If you own a part of a business, you should know about buy-sell agreements. Without it, your business faces an unpredictable series of financial and succession issues when any of its owners face drastic events like death, disability, divorce and others.
Here’s a situation that is similar to many that we have seen:
Case Study – Vicky Passes Away with no Agreement in Place
Max and Vicky are about 60 years old and they have been 40-60 shareholders in a successful toy company they started 25 years ago.
Max runs the operations while Vicky runs marketing. Vicky has a heart attack and dies. She has a will that she wrote 20 years ago which gives all her assets to her husband. It was a mirror will that she made with her husband, on the understanding that the survivor would care for their children.
On her death, the shares in the toy company passed to her husband who is an engineer and who has never worked a single day in the toy industry. Max wants to buy those shares and Vicky’s family wants to sell but they cannot agree on the price. Their discussions become heated and ugly.
Without a buy-sell agreement in place, shareholders risk facing such scenarios that can disrupt the business and hurt its value. Furthermore, it can hurt the departing shareholder’s family who may not get fair value for the shares as well as the remaining shareholders who want to keep the company going.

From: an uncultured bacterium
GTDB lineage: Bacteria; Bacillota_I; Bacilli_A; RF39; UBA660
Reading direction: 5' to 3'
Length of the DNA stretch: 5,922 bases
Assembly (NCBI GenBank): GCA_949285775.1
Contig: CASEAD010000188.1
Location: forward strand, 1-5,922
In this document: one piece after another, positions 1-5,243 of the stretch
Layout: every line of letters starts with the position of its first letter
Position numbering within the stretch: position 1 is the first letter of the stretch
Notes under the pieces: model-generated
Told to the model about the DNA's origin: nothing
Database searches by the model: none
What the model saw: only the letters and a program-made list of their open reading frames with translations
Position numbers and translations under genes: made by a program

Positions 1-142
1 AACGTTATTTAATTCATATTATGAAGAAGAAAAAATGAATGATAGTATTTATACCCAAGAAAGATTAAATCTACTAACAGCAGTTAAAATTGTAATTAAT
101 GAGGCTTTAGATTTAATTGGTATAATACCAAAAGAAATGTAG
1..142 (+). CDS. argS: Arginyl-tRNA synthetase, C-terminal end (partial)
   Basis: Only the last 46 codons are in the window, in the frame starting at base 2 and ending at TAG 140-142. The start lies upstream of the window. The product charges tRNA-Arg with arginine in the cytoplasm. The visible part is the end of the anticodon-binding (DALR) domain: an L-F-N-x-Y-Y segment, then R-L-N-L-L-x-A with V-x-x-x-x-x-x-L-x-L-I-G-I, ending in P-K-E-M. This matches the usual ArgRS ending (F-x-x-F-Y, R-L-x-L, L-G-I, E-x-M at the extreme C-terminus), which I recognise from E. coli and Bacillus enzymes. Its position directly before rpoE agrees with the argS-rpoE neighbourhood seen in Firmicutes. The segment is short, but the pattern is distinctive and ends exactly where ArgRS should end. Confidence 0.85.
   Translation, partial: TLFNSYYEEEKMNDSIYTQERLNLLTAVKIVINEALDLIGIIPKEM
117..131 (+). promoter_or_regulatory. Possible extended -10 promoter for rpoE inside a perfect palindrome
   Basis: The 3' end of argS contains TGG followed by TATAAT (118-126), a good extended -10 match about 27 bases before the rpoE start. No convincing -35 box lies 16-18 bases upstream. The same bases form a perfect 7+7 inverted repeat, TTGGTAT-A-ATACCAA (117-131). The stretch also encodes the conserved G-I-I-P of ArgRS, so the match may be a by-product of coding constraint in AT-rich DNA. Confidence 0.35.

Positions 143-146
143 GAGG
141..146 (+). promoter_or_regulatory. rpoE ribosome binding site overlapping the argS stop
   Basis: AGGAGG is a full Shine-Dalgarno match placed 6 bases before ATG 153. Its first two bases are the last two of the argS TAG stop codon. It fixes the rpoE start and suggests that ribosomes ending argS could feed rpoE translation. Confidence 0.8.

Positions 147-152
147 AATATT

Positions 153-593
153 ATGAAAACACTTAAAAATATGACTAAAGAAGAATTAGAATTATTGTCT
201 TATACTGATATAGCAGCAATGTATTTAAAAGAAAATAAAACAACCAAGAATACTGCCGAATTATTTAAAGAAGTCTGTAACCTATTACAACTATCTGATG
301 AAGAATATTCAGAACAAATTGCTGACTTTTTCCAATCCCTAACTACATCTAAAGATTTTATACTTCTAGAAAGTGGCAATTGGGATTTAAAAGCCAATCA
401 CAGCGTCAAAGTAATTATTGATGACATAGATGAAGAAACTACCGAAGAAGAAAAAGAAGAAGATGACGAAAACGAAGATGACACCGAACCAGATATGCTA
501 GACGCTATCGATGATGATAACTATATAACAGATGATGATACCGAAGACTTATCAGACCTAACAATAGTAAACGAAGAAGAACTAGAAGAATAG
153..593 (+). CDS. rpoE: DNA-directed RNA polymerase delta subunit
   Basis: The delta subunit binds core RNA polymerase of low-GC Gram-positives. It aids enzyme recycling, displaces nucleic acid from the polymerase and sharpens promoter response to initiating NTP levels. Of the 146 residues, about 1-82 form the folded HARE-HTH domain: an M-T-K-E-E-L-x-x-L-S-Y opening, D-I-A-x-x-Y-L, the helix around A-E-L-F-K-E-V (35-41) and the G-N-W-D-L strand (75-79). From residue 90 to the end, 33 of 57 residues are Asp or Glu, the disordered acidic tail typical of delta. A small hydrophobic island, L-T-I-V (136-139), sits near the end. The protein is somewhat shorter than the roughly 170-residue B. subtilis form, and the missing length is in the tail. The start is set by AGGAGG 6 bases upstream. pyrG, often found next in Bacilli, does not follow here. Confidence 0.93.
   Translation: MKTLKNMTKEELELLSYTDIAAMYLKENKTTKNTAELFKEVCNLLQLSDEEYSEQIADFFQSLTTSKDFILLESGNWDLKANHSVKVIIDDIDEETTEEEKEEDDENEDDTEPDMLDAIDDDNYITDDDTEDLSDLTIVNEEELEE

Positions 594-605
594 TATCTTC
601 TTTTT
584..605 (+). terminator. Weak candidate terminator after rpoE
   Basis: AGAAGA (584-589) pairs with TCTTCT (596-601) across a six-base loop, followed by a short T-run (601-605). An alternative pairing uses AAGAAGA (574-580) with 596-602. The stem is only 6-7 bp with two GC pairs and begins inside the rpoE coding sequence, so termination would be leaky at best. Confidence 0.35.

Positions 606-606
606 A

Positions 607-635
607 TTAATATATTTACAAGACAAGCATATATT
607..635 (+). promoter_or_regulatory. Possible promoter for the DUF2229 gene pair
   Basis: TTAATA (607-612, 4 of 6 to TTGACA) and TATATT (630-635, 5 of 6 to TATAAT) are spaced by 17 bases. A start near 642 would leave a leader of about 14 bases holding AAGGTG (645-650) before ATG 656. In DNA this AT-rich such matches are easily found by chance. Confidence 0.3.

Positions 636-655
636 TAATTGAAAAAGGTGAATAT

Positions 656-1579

What is a Buy-Sell Agreement?
A buy-sell agreement is a type of shareholder agreement between all or some of the shareholders. It is a legally binding contract that stipulates how a shareholder’s share of a business may be reassigned if that shareholder dies or otherwise leaves the business. Most often, the agreement stipulates that the departing shareholder’s shares are to be sold to the remaining shareholders at a pre-established price.
A buy-sell agreement:
- Is a legally binding agreement between shareholders as to what to do with a
departing shareholder’s shares;
- Specifies that remaining shareholders want to continue the business;
- Specifies that departing shareholder and his family want to be compensated for his share of the business; and
- Is not prohibited by Constitution.
For many business owners, a buy-sell agreement is like the last will and testament for the family’s largest asset perhaps besides the family home. It enables the remaining shareholders to decide who the next shareholder might be and to prevent the possibility of a shareholder selling his shares to unwanted parties.
Buy-sell agreements are quite technically demanding as you can tell from the discussion above. This is because of their flexibility and the countless business situations that are possible. We have thus covered a rather limited series of situations. In reality, the circumstances of each company are unique and buy-sell agreements should have to be customised each time. As a result, it is a good idea to work with a lawyer, accountant and financial planner who are experienced with such agreements rather than rely on agreements that are templatised.